Difference between revisions of "Jackie Chan's Action Kung Fu"

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[[Image:Jackie Chan's Action Kung Fu - NES - USA.jpg|thumb|256x256px|North American NES box art.]]
 
[[Image:Jackie Chan's Action Kung Fu - NES - USA.jpg|thumb|256x256px|North American NES box art.]]
  
'''''Jackie Chan's Action Kung Fu''''', known in Japan as '''''ジャッキー チェン [Jakki Chen] "Jackie Chan"''''', is a platform beat-em-up developed by [[Now Production]] and published by [[Hudson Soft Company]] for the [[NES]] in 1990 and the [[TurboGrafx-16]] in 1991. In the game, you play Jackie Chan who is trying to rescue his sister (or girlfriend in the TG16 game) who has been kidnapped by a Sorcerer.
+
'''''Jackie Chan's Action Kung Fu''''', known in Japan as '''''ジャッキー チェン [Jakki Chen] "Jackie Chan"''''', is a platform beat-em-up developed by [[Now Production]] and published by [[Hudson Soft Company]] for the [[NES]] in 1990 and the [[TurboGrafx-16]] in 1991. In the game, you play Jackie Chan who is trying to rescue his sister (or girlfriend in the TG16 game) who has been kidnapped by a Sorcerer. Although the NES port was released first, it seems pretty clear that the game was first made on the TG16 and then ported to the NES.
  
 
I first heard about this game because it was a prize on a children's game show, I think [[Masters of the Maze]], but I never saw it played until years later using an emulator. While the game looked good and seemed interesting, I first dismissed it as just another NES platformer. Years later, while looking for video game music to record, I played the game's [[NSF]] file and was impressed by the music. Wanting to know where in the game a particular song was played, I took to playing the game through and got to the third level. This was more than enough to impress upon me how enjoyable the game is, so I decided to play the game for real. I beat it on my second attempt on 2018-01-02.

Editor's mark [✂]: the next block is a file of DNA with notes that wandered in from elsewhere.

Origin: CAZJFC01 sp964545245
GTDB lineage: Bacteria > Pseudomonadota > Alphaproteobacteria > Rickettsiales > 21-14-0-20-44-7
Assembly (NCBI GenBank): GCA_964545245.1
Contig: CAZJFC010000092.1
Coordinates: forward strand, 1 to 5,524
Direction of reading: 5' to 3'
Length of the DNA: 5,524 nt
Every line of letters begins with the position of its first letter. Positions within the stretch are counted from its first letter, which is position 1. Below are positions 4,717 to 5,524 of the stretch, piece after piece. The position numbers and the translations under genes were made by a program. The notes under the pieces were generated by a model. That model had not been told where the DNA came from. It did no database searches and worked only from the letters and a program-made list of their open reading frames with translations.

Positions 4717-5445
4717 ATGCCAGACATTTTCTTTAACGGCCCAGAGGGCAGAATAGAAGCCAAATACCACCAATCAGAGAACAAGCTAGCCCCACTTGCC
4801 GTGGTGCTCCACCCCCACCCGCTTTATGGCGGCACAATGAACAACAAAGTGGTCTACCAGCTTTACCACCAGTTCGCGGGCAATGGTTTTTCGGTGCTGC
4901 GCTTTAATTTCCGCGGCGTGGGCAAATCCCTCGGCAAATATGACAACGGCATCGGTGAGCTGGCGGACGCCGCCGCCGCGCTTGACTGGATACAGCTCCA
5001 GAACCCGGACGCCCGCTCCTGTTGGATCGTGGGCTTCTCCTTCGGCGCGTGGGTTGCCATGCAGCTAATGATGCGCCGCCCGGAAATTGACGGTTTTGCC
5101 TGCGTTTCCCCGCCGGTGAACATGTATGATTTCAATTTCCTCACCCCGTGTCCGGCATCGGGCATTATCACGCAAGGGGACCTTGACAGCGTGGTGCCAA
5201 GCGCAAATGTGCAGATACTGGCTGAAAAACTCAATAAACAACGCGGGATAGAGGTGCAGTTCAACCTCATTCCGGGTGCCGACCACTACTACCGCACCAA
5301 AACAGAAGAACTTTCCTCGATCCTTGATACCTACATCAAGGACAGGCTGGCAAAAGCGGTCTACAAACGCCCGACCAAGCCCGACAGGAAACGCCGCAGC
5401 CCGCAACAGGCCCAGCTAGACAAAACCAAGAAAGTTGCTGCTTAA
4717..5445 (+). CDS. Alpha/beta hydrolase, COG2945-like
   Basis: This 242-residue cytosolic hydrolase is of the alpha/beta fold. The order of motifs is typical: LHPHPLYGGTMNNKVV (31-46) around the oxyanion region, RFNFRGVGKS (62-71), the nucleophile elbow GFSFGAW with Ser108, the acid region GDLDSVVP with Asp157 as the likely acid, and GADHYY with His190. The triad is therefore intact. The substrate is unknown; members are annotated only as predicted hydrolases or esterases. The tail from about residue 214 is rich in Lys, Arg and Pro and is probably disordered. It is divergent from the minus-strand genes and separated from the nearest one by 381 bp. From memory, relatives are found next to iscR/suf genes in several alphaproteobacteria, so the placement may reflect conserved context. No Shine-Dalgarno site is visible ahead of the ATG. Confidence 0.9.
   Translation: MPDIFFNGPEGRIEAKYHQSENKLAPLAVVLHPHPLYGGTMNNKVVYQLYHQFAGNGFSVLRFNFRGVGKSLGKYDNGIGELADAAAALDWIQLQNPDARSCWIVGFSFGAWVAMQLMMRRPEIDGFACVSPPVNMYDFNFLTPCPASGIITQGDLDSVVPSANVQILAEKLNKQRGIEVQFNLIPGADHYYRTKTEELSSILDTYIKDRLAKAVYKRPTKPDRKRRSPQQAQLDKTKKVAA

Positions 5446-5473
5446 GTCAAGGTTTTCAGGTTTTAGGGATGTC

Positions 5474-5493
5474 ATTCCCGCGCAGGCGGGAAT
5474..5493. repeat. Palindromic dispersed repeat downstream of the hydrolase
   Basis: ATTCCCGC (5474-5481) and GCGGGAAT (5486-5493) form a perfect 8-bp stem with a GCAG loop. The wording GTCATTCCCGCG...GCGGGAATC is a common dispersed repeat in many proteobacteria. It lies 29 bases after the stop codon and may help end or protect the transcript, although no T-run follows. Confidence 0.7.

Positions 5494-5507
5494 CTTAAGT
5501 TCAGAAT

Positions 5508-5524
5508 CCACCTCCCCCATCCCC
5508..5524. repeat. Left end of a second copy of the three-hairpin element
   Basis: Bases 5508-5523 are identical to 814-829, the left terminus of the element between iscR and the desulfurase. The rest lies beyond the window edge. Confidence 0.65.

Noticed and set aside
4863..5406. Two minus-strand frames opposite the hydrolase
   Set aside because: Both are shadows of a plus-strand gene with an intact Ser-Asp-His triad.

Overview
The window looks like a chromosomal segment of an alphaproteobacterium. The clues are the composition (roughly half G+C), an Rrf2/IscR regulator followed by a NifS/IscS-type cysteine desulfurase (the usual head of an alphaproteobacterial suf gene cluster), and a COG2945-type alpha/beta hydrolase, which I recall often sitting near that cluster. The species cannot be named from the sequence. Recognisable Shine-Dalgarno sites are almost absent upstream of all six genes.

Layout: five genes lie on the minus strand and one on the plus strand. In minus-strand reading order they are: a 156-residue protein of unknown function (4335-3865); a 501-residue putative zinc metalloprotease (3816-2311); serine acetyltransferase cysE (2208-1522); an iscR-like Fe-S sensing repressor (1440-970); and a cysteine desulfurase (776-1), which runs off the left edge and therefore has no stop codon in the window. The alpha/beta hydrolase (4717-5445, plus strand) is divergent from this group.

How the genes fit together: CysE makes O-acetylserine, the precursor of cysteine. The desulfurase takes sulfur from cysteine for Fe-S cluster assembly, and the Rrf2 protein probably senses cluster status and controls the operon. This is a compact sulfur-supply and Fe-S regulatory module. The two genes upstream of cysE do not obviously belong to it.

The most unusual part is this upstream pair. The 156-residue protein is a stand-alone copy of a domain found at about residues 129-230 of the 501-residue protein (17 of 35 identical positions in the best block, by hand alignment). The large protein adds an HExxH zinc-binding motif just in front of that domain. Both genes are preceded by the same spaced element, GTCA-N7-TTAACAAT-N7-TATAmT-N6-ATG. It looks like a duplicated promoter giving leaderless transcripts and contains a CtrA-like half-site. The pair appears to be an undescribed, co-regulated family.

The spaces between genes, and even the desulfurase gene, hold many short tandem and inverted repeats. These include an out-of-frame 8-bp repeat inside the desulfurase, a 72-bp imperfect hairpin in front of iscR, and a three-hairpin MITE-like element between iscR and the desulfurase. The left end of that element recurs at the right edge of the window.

I first heard about this game because it was a prize on a children's game show, I think [[Masters of the Maze]], but I never saw it played until years later using an emulator. While the game looked good and seemed interesting, I first dismissed it as just another NES platformer. Years later, while looking for video game music to record, I played the game's [[NSF]] file and was impressed by the music. Wanting to know where in the game a particular song was played, I took to playing the game through and got to the third level. This was more than enough to impress upon me how enjoyable the game is, so I decided to play the game for real. I beat it on my second attempt on 2018-01-02.
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==Review==
 
==Review==
 
* '''Overall:''' 6/10
 
* '''Overall:''' 6/10
* '''Best Version:''' ?
+
* '''Best Version:''' TurboGrafx-16
  
 
===Good===
 
===Good===
* The game has really attractive graphics. The characters are well animated and feature some of the best cartoon drawings on the NES. May of the sprites are also hilarious.
+
* The game has really attractive graphics. The characters are well animated and feature some of the best cartoon drawings on the NES. Many of the sprites are also hilarious.
* The music is also very impressive making good use of the hardware. The soundtrack uses a coherent timbre throughout the game and it has a wonderful traditional Japanese sound.
+
* The music is also very impressive. It uses a coherent timbre throughout the game and several songs have a wonderful traditional Japanese sound which fits the game. The NES audio makes especially good use of the hardware.  
 
* The controls are very responsive and fluid.
 
* The controls are very responsive and fluid.
 
* Each stage has a unique set of backgrounds, enemies, music, and a boss.
 
* Each stage has a unique set of backgrounds, enemies, music, and a boss.
 
* I like how there are multiple secret stages, each which requires a new set of skills to master.
 
* I like how there are multiple secret stages, each which requires a new set of skills to master.
* Unlike many NES titles, the game isn't too difficult, which is a nice change of pace. Rather than kill you, areas with tricky jumps punish you by setting you back or merely injuring you.
+
* Unlike many NES titles, the game isn't too difficult, which is a nice change of pace. Rather than kill you, areas with tricky jumps punish you by setting you back or merely injuring you. However, the TG16 game is considerably harder.
 
* The game includes a lot of interesting Chinese and Japanese mythology.
 
* The game includes a lot of interesting Chinese and Japanese mythology.
  
 
===Bad===
 
===Bad===
* With only five levels, the game is too short. I would have loved to see another two or three levels.